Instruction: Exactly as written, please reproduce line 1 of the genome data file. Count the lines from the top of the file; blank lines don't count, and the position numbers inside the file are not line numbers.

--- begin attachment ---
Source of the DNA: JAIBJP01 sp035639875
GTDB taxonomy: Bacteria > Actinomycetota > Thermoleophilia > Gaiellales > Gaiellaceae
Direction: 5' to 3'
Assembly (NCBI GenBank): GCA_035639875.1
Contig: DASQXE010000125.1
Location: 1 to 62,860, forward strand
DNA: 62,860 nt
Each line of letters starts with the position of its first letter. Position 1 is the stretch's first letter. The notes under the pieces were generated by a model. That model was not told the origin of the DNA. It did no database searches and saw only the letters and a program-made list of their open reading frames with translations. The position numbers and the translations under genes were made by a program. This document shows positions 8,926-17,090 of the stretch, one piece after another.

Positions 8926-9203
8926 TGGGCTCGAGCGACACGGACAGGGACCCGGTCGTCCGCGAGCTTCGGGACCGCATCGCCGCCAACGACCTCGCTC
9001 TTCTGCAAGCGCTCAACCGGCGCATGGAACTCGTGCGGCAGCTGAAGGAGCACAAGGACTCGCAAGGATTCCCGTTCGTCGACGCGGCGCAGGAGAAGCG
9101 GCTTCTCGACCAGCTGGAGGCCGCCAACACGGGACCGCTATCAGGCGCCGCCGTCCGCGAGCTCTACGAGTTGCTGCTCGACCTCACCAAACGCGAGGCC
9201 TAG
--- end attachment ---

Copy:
Source of the DNA: JAIBJP01 sp035639875